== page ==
Somalia return and displacement series: Aishawara’s Story

Aishawara’s life changed when the Yemen conflict began. She worked as a humanitarian aid assistant at the Al-Kharas refugee camp, where majority of the inhabitants were Somalis. When the war separated Aishawara from her family, she decided to take her changes with a Somali family that she had befriended in the camp, who were returning to Somalia.

After weeks on the road from Mukalla in the Yemeni region of Hadhramaut, travelling with traffickers through Boosaaso and Gaalka’yo in Puntland, the Somali family and Aishawara reached their final destination, the town of Abuduwaq in Galgaduud. This was the family’s hometown, and they had an established network of kinship there. But the presence of Aishawara was soon attracting questions and suspicion in a predominantly conservative Muslim environment.

Aishawara was given little choice but to marry a local man that the family had suggested. She didn’t want this marriage but she knew no one else in Abuduwaq and had nowhere else to go. She also didn’t want to upset the family that she had grown to depend on, who had already done her a favour by taking her away from the war in Yemen.

Aishawara remained married for a year, during which she miscarried a baby and lived in poor conditions as her husband didn’t make much of an income. She worried about her own family, whether they survived the war, and where they could possibly be. She endured regular sleepless nights and lived in an almost constant state of anxiety. She was deeply unhappy.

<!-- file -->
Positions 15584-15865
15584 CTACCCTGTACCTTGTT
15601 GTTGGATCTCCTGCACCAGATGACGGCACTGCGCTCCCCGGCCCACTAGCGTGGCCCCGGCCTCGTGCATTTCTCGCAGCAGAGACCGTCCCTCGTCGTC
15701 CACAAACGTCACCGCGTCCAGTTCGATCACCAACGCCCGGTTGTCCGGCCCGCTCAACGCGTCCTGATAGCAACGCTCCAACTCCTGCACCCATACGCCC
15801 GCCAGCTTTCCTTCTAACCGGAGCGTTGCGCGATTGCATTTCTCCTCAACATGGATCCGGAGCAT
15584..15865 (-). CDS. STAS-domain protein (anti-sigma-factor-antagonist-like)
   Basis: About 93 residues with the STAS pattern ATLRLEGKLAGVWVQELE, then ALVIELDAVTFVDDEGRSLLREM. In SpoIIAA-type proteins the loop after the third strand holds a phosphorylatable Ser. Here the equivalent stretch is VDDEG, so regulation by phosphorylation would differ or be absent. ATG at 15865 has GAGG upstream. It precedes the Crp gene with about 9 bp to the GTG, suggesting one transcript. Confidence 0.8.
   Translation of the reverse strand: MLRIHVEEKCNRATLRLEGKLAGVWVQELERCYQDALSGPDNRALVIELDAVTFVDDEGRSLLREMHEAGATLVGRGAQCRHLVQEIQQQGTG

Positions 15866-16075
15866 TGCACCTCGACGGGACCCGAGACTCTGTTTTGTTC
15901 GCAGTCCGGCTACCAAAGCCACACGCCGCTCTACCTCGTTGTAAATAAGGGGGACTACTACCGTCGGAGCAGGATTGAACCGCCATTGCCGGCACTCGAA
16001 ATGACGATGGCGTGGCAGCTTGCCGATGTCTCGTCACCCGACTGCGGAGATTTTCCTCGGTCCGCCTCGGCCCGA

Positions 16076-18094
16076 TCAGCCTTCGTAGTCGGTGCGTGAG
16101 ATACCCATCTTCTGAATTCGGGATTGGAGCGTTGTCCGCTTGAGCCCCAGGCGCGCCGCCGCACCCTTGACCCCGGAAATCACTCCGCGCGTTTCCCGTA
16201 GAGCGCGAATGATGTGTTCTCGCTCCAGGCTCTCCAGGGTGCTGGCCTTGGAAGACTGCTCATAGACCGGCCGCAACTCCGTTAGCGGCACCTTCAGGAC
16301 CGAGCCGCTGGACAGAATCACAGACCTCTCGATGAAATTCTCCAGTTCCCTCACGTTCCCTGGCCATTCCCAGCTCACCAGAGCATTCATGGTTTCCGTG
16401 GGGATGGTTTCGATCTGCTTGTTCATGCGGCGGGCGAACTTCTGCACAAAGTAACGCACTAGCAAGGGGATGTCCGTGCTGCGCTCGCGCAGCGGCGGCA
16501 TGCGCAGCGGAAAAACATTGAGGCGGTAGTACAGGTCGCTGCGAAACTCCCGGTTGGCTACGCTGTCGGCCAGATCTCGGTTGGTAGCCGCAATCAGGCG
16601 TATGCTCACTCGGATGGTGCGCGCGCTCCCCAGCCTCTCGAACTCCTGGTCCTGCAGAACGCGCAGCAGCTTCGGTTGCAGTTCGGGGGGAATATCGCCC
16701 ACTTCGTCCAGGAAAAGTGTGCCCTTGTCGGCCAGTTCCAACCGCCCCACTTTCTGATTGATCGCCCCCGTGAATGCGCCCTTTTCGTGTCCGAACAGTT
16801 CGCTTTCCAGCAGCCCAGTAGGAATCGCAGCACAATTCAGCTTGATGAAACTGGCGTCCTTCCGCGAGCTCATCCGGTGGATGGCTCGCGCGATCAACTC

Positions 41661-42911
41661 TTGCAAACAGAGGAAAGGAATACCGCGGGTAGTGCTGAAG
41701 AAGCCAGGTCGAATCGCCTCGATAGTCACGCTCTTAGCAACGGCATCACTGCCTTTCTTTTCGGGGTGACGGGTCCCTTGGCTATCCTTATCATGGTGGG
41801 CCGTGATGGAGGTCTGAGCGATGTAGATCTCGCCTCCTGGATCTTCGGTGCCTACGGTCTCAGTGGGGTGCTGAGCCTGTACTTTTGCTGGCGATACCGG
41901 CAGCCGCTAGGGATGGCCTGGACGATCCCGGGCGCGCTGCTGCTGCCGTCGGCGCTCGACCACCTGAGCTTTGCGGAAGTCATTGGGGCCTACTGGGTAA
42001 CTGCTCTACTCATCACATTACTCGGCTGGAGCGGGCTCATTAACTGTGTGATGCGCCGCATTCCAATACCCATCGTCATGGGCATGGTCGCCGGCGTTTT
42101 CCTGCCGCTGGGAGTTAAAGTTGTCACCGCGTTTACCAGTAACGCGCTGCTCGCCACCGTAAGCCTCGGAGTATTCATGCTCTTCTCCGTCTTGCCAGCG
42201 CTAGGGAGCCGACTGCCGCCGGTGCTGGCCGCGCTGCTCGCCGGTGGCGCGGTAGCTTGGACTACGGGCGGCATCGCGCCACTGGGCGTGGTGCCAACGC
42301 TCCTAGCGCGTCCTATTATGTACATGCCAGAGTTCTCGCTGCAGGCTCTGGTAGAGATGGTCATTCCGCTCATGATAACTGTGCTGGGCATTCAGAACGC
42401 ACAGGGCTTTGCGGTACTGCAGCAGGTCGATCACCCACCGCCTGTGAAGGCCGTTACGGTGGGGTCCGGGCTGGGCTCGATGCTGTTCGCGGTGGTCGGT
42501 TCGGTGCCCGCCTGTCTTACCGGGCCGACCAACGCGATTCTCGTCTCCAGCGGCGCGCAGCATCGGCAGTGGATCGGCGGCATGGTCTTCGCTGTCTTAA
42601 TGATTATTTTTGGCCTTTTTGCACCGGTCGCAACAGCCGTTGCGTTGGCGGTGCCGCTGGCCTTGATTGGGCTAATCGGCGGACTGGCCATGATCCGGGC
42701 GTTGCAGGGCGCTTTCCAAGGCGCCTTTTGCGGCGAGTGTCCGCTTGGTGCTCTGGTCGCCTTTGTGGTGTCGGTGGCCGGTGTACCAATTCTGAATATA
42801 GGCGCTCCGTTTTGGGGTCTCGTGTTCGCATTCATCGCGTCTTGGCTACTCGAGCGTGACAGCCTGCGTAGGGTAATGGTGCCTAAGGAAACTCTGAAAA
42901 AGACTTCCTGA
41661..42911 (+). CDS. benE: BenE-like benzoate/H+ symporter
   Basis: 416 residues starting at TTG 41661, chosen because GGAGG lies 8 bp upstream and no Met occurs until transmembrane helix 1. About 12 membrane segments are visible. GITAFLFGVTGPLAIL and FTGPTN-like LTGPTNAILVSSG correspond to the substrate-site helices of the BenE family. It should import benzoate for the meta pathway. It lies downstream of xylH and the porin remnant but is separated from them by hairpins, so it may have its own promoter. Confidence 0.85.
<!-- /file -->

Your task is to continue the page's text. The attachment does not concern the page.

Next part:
Her lucky break came when the family she came with decided to look for better economic opportunities in Mogadishu. She convinced them to allow her to go with them. When she arrived in Mogadishu, she connected with the sizeable and growing community of Yemenis already settled in the city. They provided her the protection and assistance she needed to feel confident to ask for a divorce from the husband in Abuduwaq. This became a long process, partly prolonged by her lack of cultural awareness in the Somali context.

She was finally able to get her divorce and settle in Mogadishu. During this period she also connected with her family in Yemen. But they were misinformed that she was working as a prostitute in Somalia and didn’t want anything to do with her. For Aishawara, this meant there was scant hope of returning to Yemen and reuniting with her family. She was considered to have brought shame to the family and was therefore disowned. She’s decided to make the most of living in Mogadishu.

Leave a Reply

Your email address will not be published. Required fields are marked *